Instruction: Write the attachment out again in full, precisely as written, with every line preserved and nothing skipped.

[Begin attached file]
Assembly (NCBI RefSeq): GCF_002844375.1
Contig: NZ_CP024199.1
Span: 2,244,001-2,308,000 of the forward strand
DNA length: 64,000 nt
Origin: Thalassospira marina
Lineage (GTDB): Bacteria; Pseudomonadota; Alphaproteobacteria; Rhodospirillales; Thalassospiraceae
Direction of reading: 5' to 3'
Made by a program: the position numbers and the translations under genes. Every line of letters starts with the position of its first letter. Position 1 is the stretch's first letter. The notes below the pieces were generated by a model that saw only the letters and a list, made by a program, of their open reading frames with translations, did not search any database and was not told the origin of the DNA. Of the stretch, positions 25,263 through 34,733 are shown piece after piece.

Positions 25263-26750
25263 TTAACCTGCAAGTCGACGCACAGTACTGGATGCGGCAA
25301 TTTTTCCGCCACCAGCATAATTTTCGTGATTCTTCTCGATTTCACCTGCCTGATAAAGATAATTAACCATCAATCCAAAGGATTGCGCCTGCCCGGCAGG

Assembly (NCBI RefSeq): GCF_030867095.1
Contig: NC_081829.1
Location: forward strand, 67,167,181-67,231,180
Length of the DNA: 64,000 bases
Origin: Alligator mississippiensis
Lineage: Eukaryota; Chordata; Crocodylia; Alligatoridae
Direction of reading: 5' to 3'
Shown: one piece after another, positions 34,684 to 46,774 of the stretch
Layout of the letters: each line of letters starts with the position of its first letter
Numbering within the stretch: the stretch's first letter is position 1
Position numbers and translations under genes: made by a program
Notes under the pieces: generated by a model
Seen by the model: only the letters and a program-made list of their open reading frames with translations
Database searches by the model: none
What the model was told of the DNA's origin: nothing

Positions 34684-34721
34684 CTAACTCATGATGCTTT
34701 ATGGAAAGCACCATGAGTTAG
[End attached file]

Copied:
Assembly (NCBI RefSeq): GCF_002844375.1
Contig: NZ_CP024199.1
Span: 2,244,001-2,308,000 of the forward strand
DNA length: 64,000 nt
Origin: Thalassospira marina
Lineage (GTDB): Bacteria; Pseudomonadota; Alphaproteobacteria; Rhodospirillales; Thalassospiraceae
Direction of reading: 5' to 3'
Made by a program: the position numbers and the translations under genes. Every line of letters starts with the position of its first letter. Position 1 is the stretch's first letter. The notes below the pieces were generated by a model that saw only the letters and a list, made by a program, of their open reading frames with translations, did not search any database and was not told the origin of the DNA. Of the stretch, positions 25,263 through 34,733 are shown piece after piece.

Positions 25263-26750
25263 TTAACCTGCAAGTCGACGCACAGTACTGGATGCGGCAA
25301 TTTTTCCGCCACCAGCATAATTTTCGTGATTCTTCTCGATTTCACCTGCCTGATAAAGATAATTAACCATCAATCCAAAGGATTGCGCCTGCCCGGCAGG

Assembly (NCBI RefSeq): GCF_030867095.1
Contig: NC_081829.1
Location: forward strand, 67,167,181-67,231,180
Length of the DNA: 64,000 bases
Origin: Alligator mississippiensis
Lineage: Eukaryota; Chordata; Crocodylia; Alligatoridae
Direction of reading: 5' to 3'
Shown: one piece after another, positions 34,684 to 46,774 of the stretch
Layout of the letters: each line of letters starts with the position of its first letter
Numbering within the stretch: the stretch's first letter is position 1
Position numbers and translations under genes: made by a program
Notes under the pieces: generated by a model
Seen by the model: only the letters and a program-made list of their open reading frames with translations
Database searches by the model: none
What the model was told of the DNA's origin: nothing

Positions 34684-34721
34684 CTAACTCATGATGCTTT
34701 ATGGAAAGCACCATGAGTTAG